Have you heard? The act of walking is catching yourself each time after falling (forward). Let’s take this one step forward; go for a walk. If you can’t go out for a walk, get out of your chair in front of the TV and walk around your place during commercials.
Again, one further step, walk 10,000 steps each day. More- jog all or part of the walk. Get the idea?
Here are things experts say:
Gretchen Reynolds1, “Stuck at your work desk? Standing up and walking around for five minutes every hour during the workday could lift your mood, combat lethargy without reducing focus and attention, and even dull hunger pangs, according to an instructive new study”.
“People who sit for more than eight or nine hours daily, which for many of us describes a typical workday, also are at heightened risk for diabetes, depression and obesity compared with people who move more often”.
“Dr. Alexander2 and his colleagues hope to perform experiments in the future that could tell us more about how running and other physical activities actually alter thinking patterns and whether, as we age, we might be able literally to run away from mental decline”.
Mayo Clinic Staff3, “Exercise helps prevent and improve a number of health problems, including high blood pressure, diabetes and arthritis. Research on anxiety, depression and exercise shows that the psychological and physical benefits of exercise can also help reduce anxiety and improve mood”.
“Some research shows that physical activity such as regular walking — not just formal exercise programs — may help improve mood. Physical activity and exercise are not the same thing, but both are beneficial to your health”.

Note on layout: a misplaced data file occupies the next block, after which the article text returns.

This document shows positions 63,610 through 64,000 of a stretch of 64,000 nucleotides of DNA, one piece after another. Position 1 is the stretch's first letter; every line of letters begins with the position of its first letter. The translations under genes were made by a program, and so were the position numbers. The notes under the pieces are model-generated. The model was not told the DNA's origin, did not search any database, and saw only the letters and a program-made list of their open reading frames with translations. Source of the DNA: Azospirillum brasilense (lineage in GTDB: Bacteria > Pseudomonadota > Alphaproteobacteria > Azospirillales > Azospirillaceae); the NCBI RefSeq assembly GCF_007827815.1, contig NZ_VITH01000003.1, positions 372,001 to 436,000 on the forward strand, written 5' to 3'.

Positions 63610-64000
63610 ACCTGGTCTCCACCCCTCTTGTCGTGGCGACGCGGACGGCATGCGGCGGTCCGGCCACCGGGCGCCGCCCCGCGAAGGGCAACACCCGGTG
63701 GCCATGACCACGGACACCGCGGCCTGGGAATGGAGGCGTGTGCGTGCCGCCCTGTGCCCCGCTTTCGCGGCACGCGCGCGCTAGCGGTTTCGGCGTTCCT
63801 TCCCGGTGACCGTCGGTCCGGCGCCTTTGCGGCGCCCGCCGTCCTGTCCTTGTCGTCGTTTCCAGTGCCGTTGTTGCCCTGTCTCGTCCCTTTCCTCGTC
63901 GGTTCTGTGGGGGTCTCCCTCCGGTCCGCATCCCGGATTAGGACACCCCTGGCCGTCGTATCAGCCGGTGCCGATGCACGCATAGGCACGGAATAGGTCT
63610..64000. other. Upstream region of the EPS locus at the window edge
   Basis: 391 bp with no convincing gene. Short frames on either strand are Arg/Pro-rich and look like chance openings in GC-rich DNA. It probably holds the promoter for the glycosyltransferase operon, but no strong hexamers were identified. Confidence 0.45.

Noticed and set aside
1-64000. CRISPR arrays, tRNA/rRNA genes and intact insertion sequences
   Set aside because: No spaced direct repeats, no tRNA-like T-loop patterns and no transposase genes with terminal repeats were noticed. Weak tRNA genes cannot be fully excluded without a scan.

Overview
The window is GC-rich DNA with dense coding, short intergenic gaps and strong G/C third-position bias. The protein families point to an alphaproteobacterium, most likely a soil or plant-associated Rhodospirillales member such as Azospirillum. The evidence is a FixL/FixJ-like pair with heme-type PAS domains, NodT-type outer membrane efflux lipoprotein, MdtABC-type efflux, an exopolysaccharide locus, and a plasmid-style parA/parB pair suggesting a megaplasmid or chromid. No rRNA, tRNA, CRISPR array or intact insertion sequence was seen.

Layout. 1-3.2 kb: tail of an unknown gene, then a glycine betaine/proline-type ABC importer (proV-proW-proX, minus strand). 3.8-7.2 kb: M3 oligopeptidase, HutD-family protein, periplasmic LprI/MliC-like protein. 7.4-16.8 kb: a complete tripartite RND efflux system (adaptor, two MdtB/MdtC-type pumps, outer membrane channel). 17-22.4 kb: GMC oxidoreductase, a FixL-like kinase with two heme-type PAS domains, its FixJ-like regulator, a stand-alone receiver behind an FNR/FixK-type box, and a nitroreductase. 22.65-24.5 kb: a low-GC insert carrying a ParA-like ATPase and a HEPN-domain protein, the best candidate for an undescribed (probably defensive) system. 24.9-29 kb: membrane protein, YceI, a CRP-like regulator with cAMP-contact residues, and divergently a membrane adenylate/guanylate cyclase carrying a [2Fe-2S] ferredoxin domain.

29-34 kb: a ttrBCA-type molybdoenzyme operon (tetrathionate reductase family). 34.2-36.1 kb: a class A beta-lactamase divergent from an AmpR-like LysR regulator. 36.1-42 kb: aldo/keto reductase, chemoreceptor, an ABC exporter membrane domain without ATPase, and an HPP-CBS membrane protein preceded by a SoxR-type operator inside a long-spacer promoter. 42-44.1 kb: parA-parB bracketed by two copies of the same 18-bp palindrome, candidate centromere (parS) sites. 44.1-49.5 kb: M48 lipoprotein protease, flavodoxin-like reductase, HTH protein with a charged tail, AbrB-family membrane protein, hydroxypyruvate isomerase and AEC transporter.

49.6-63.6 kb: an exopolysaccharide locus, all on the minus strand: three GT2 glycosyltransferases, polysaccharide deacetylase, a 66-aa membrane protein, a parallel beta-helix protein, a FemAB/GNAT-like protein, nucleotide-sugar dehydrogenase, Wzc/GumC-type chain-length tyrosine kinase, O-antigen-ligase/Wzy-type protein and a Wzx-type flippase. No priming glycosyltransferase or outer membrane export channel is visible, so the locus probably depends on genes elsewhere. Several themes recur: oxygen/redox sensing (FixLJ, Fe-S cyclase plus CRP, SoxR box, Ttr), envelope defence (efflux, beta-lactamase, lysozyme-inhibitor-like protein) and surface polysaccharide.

Fellow mental health practitioners such as the Counseling on Demand team frequently recommend this to clients. We call it, “Double down by combining exercise with regular therapy”.4
We are online at CounselingonDemand.com
We are only a click away.
- Gretchen Reynolds, Work. Walk 5 Minutes. Work. nytimes.com/2016/12/28/well/move/work-walk-5-minutes-work.html
- Gretchen Reynolds,Running as the Thinking Person’s Sport, Quoting Dr. Alexander, nytimes.com/2016/12/14/well/move/running-as-the-thinking-persons-sport.html?
- Mayo Clinic Staff, mayoclinic.org/diseases-conditions/depression/in-depth/depression-and-exercise/art-20046495
- Matthew Hunt, Easing Symptoms of Depression & Anxiety through Exercise, http://www.counselingondemand.com/anxiety/easing-symptoms-depression-anxiety-exercise/